Major investment arms Naval Base for future warship work

The landscape of HM Naval Base Portsmouth is set to transform with work beginning on its newest and tallest structure.

It’s part of a £15 million package for 14 Dock which will be ready to take on major warship maintenance next year and will increase the number of dry docks available to the base.

A new gantry crane will reach 68 metres and enable heavy lifting from Type 45 destroyers, or any other class of frigates or destroyers given deep maintenance at Portsmouth in the future.

Lower down, 14 Dock has been drained for the first time in 15 years, 13,500m² of dock surface cleaned, a new caisson fitted and a sonar pit installed to accommodate vessels with hull-mounted domes.

The project to bring a Deep Maintenance Centre of Specialisation for Type 45 destroyers to full operational capability at Portsmouth Naval Base has passed a number of milestones but this is going to be the most visible sign yet of the large investment the Royal Navy has made in modernising our facilities here.

Captain Iain Greenlees, Head of Infrastructure at HM Naval Base Portsmouth

Captain Iain Greenlees, Head of Infrastructure at HM Naval Base Portsmouth, said: “The project to bring a Deep Maintenance Centre of Specialisation for Type 45 destroyers to full operational capability at Portsmouth Naval Base has passed a number of milestones but this is going to be the most visible sign yet of the large investment the Royal Navy has made in modernising our facilities here.”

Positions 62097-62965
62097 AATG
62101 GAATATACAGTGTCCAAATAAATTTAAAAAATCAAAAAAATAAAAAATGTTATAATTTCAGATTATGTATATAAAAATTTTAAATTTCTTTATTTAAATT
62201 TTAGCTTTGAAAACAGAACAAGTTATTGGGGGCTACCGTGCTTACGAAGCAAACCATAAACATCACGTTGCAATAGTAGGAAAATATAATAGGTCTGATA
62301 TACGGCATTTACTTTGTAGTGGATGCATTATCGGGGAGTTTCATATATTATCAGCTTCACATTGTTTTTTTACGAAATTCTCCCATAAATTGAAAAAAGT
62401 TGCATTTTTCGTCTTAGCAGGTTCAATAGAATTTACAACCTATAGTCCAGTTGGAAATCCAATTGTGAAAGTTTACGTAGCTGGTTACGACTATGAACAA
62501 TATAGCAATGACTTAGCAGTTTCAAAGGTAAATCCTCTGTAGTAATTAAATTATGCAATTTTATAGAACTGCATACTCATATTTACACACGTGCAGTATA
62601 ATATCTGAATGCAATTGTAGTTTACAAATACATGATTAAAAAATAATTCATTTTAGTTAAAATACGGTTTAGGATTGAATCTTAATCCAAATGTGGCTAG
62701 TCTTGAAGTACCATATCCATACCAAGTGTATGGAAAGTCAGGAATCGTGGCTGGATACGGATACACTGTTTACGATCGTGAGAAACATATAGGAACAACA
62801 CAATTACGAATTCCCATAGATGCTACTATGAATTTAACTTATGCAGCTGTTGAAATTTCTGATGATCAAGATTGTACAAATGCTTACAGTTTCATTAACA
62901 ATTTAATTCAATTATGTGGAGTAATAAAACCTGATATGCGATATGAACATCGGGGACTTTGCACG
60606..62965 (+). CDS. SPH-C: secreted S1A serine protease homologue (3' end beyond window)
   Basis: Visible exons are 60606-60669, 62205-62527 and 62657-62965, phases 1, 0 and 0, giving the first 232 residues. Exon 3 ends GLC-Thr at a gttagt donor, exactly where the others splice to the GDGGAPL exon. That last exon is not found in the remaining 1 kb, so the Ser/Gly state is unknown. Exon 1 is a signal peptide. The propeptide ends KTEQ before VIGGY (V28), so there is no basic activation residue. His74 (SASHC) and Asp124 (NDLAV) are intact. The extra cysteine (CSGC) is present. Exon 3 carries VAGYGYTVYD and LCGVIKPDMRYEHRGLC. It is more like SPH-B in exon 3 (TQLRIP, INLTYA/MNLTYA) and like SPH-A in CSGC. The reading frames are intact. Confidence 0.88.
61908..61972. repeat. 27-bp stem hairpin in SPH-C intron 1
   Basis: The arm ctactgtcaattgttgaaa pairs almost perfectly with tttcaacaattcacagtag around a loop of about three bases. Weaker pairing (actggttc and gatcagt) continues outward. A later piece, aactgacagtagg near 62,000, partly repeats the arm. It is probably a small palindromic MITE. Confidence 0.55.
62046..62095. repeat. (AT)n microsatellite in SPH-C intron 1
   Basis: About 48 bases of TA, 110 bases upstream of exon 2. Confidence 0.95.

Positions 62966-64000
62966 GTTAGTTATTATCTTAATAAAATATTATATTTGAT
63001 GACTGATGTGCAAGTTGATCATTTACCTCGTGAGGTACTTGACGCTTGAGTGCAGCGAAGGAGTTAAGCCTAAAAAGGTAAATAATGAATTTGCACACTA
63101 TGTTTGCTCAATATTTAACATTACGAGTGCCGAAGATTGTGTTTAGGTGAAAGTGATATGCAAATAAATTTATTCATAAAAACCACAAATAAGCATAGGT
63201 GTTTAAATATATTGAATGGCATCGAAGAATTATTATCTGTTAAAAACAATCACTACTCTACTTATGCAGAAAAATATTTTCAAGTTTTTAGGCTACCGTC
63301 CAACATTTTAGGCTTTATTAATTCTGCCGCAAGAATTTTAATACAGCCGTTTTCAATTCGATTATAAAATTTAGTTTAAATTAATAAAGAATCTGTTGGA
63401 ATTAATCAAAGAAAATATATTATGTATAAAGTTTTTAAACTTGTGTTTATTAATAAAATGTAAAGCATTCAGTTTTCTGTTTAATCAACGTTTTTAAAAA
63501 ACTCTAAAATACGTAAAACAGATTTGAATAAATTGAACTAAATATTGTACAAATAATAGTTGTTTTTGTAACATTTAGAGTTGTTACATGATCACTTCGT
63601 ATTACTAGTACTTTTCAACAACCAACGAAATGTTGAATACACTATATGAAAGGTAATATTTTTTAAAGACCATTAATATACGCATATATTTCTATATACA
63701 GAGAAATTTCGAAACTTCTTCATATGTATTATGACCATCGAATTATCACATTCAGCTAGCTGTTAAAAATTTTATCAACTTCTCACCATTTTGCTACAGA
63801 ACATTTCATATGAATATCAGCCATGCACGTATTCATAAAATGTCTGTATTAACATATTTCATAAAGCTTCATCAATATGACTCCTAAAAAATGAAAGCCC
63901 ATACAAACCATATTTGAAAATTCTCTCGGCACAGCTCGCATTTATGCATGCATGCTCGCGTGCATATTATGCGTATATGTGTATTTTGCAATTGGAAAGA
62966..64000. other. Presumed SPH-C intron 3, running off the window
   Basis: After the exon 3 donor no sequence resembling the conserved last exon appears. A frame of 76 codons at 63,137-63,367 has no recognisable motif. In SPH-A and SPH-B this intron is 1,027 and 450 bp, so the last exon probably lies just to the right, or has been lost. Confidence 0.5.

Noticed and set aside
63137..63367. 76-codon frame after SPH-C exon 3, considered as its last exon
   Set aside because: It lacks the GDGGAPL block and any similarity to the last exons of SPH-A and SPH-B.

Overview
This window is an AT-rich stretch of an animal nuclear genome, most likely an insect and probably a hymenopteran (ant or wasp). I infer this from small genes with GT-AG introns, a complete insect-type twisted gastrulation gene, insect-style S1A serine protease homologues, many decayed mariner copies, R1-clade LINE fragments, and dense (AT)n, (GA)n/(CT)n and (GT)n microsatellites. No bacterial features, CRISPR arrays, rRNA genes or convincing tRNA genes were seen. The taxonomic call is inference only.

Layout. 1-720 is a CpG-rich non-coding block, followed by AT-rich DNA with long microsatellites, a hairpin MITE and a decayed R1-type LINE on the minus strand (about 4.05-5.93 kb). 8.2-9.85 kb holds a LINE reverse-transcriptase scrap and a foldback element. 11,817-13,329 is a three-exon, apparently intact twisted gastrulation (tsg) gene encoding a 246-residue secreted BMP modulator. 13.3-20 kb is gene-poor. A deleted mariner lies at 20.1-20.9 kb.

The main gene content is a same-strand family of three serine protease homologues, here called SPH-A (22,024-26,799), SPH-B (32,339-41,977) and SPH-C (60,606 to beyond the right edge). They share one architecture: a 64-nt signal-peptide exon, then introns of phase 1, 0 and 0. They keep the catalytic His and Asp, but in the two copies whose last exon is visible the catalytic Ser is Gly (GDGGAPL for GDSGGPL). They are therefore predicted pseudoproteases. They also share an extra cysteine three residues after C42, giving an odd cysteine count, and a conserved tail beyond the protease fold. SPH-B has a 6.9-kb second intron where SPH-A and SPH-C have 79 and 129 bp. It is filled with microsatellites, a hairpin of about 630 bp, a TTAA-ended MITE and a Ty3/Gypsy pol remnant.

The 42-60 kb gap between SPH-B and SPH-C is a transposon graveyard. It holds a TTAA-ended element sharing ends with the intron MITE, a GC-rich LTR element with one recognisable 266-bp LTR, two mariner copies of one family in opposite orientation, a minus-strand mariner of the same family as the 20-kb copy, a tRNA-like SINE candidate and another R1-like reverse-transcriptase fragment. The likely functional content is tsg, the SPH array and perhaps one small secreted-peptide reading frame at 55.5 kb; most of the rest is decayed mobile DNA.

The crane was built in Holland by Van Haagen Special Cranes and will be erected over six weeks with the Royal Navy’s partner within the base, BAE Systems, managing the project.

Once complete it is set to dominate the skyline; at 68 metres it will not only become the highest point in the base, but once the cantilever section of the crane is installed later this year the structure will also extend over 15 Dock for work there.

A delivery barge brought the enormous components to the harbour. Sections will be moved outside core working hours to minimise disruption to naval operations, with potentially 80 tonnes on any load moving across the heart of the base.

The project is a key part of the Portsmouth 2030 Programme which aims to capitalise on the choice of Portsmouth Naval Base at home port for the Queen Elizabeth class aircraft carriers.

This has brought new facilities for training apprentices, a combined heat and power plant to energize the carriers when they are alongside, refurbishment of 15 Dock and these major enhancements for 14 Dock.

This latest investment at Portsmouth also complements £18 million spent during 2018 modernising the adjacent central workshops in the base’s deep maintenance complex.